This post is going to make some cringe and revolt -- and that's fine, because a special message needs to be heard more often today: Your body isn't gross or vile, it's simply different than someone else's. Times that by seven billion.
But none of this matters if YOU don't think your body is worth staring at naked in your mirror, if you're overcome with judgments about what your size means. Unfortunately, many women avoid engaging with their bodies in this direct way, unable to make contact with their own image staring back at them.
I remember the first time I stared intensely into my own eyes. I was 16 and for whatever reason, I tried it. I stared right into my big, brown eyes for ten whole minutes and by minute three, I was crying. I was crying because I realized that I had never once given enough of a damn to look at myself this closely. I was crying because I thought I was pretty. Me! The chubby girl teased by the neighborhood boys had the audacity to think she was pretty.
...and beautiful, gorgeous and real.
One of the exercises I assign to clients that are uncomfortable in their skin is to do the mirror-stare at whatever level they want. To this day, I've yet to hear a client tell me they didn't feel something. And it's the feeling of something that matters, because in that moment of self-awareness lies the key to whatever bullsh*t you've been hanging on to all these years.
In your gaze lies everything you hate AND love about yourself. But when you do it while naked, it's even more intense and compelling.
If you have the courage to face yourself nude, you're experiencing who you are unfiltered. You see the bumps, the curves, the folds, the creases, the hair, the moles, the dimples, the soft spots... and that's just your skin.
When you look at your body naked, and I mean REALLY look at it, your mind floods with images and connections to what you deem your worth and value is. This deluge is what occupies your mind each moment, directing your course and unconsciously guiding your life.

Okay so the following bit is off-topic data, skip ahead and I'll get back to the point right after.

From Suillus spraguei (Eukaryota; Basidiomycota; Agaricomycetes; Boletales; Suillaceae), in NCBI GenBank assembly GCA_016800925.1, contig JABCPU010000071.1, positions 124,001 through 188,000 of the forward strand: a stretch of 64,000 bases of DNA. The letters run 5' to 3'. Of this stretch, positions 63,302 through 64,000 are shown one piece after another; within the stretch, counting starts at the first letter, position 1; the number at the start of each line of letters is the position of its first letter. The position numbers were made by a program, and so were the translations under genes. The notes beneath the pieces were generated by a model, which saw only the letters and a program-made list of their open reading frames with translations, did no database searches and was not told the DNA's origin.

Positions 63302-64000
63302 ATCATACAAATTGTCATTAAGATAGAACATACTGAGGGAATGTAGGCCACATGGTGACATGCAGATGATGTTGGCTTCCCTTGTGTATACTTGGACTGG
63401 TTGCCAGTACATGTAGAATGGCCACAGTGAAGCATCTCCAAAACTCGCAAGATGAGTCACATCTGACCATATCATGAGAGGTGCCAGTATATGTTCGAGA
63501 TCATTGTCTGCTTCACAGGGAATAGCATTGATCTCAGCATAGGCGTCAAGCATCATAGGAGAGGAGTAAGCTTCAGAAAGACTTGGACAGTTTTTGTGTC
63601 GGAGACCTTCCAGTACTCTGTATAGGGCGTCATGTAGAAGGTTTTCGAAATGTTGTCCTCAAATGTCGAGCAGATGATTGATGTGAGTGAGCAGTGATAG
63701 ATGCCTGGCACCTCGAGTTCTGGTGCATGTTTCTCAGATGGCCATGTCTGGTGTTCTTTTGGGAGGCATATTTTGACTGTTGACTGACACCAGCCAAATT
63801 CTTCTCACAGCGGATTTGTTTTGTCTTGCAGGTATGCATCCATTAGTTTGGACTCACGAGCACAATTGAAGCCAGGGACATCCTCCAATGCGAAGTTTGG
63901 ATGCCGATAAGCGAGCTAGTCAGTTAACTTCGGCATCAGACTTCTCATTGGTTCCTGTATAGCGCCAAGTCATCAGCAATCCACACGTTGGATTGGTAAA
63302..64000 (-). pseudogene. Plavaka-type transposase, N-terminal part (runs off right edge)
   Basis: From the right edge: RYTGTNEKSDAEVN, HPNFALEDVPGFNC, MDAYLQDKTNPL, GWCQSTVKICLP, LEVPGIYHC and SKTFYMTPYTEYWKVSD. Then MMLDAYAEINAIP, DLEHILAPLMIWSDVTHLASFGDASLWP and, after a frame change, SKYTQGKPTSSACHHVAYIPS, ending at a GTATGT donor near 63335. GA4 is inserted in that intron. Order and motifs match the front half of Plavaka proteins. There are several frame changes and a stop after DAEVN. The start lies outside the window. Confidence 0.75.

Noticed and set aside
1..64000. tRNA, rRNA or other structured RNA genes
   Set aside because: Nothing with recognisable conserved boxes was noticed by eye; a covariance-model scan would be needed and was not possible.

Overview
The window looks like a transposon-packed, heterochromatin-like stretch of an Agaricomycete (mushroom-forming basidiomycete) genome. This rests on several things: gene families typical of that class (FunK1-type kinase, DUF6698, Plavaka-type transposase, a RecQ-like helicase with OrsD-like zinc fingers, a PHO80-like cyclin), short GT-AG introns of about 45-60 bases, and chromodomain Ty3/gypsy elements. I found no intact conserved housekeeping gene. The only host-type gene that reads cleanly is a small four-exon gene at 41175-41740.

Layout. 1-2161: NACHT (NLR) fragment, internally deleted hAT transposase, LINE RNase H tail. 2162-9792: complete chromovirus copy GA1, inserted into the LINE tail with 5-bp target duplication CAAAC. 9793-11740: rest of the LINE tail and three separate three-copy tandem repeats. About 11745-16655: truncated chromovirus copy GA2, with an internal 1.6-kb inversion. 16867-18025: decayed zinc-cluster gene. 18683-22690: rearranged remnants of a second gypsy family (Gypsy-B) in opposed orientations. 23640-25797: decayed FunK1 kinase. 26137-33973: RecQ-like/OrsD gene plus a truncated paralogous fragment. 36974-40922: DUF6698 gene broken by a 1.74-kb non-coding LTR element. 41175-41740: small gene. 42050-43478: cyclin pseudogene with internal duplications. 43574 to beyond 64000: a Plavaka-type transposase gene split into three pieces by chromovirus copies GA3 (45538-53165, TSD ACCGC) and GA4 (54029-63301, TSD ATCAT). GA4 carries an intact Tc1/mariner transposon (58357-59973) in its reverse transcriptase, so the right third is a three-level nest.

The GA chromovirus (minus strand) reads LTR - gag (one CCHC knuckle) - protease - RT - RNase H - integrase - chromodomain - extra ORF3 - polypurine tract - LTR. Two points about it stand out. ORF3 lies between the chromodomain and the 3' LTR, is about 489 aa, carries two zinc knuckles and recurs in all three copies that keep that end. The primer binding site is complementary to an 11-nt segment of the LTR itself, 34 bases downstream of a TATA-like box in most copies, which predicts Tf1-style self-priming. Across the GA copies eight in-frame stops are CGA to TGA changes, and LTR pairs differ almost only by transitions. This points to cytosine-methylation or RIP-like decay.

If you're overweight and have chalked up all of your issues in life to your weight, this experience is one of the most terrifying and healing things you'll ever do. So, if you want to overcome hating your body, you have to be willing to meet it where it is -- right in this moment, exposed, raw and real.
But get this: The more you stare and consciously deal with all the negativity that comes up, something remarkable occurs -- you start to actually like what you see. You begin to appreciate that those rolls like to wiggle when you laugh; that your thighs rubbing together when you walk isn't a sin; that the sags under your arms are not a good enough reason not to wear a sleeveless shirt. You start to understand that your body is a body, like anybody's, varied and unique unto its owner.
Such a visceral experience matters because your body houses something fantastic -- someone who is a light of joy in another's life; someone who has talents and skills that make others feel awe; someone who has seen the world and has a millions stories, and with those same eyes, deserves to tell their own story about who is behind them.
So go on, comment below that fat people are disgusting and need to lose weight. Comment that your body is a machine to be disciplined and forced into submission; that women's bodies are meant to be prized and that men's bodies are meant to look like marble sculptures. And then later tonight, have an honest look at the body and person left behind when all the veneers you've built up around you are stripped away.
You and everyone else living is a flawed, fragile and unbelievably intricate example of life. Recognize that and soon enough, amazement sets in.